A sentimental look back at the author’s idyllic childhood in Dearborn, Mich.
Youngquist, born in the 1920s into a recently emigrated Swedish family, takes us on a detailed ride through early-19th-century life in small-town America. His parents came to Dearborn, like many others, to find work in the factories of the Ford Motor Co. His immediate community was a complex mixture of European immigrants, yet the childhood episodes he tells are uniquely American–it’s notable that his family and others like them were more interested in assimilation than in preserving the customs of their native countries. Activities like kick-the-can, backyard football, marbles and marshmallow roasts are remembered lovingly. Youngquist gives us, often in excruciating detail, instructions for making model airplanes, painting machinery in a Ford plant and even a house-by-house layout of his neighborhood. Upon reaching adolescence, he begins to move beyond his Mayberry-like world, working on farms in the Midwest and traveling throughout the western United States. He eventually receives a Fulbright scholarship and works for the U.S. State Department. Few adventures from this part of his life are mentioned, though one feels that some may be of more interest than the childhood tales he relates–in a poignant final chapter, he states that he only feels right ending his account with his marriage to Rita. Like many of the events here, this isn’t presented in a linear way but as a stand-alone event; the episodic nature can become confusing at times. His story will have great appeal to members of Youngquist’s generation as a moving evocation of their childhood. For anyone younger, however, it will read as a slow and sometimes indulgent look at a world that is foreign to them.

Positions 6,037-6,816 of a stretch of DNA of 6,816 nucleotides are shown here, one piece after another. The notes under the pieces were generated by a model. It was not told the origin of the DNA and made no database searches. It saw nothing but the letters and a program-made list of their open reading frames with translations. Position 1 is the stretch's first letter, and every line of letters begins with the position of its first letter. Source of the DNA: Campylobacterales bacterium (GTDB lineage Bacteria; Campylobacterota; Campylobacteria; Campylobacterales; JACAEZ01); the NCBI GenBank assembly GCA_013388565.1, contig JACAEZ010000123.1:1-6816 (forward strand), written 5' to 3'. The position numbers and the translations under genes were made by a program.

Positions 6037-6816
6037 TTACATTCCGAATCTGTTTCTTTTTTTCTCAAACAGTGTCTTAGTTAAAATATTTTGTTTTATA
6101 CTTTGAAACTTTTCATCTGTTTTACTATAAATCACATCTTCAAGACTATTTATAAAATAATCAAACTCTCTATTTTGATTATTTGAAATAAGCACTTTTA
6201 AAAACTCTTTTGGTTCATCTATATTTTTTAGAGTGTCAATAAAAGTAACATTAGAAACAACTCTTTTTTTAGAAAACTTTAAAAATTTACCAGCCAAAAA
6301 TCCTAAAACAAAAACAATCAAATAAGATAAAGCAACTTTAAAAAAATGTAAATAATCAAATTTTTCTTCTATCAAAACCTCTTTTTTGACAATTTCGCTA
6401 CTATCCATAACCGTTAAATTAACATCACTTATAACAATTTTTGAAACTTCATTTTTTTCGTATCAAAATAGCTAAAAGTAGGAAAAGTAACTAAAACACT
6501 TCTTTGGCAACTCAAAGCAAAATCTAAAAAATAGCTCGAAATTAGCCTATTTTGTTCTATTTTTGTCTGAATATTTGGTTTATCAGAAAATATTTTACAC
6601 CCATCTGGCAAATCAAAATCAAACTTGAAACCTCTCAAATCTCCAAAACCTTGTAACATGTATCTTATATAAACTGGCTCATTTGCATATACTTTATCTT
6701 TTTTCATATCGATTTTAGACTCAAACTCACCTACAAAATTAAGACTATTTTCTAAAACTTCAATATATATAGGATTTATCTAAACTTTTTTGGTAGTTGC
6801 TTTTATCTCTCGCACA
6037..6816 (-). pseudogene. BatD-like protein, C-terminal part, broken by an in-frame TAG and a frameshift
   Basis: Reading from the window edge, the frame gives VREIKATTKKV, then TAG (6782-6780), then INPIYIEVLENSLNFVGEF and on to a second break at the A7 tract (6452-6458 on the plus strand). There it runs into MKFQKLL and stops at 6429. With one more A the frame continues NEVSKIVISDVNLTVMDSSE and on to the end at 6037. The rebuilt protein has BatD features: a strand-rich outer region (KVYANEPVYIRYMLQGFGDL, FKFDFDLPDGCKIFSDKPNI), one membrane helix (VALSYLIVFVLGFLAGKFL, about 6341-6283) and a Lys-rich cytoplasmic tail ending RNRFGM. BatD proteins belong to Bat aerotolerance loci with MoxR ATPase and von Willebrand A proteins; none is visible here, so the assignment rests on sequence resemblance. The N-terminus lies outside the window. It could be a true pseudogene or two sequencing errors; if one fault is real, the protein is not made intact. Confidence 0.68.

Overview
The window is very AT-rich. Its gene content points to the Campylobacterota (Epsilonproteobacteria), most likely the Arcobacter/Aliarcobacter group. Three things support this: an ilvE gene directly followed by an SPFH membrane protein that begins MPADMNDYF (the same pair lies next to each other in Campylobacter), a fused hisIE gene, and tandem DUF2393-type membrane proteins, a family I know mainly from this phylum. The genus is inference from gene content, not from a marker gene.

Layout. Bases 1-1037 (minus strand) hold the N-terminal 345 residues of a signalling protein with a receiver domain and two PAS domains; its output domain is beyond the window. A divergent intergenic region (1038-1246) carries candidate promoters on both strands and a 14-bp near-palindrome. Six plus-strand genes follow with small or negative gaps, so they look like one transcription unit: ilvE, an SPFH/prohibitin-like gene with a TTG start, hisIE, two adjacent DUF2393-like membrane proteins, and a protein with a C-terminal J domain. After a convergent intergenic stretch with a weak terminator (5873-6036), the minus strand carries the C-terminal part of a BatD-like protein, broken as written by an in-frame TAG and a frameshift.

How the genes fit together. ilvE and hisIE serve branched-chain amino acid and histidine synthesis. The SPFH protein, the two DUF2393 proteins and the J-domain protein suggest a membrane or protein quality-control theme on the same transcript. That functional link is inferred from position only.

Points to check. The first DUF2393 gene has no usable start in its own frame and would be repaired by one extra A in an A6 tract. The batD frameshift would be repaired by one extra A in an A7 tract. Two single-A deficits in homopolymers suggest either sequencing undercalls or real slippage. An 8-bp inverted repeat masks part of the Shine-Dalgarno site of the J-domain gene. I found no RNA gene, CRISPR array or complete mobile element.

An overall gentle and nostalgic glimpse into an extinct slice of American life.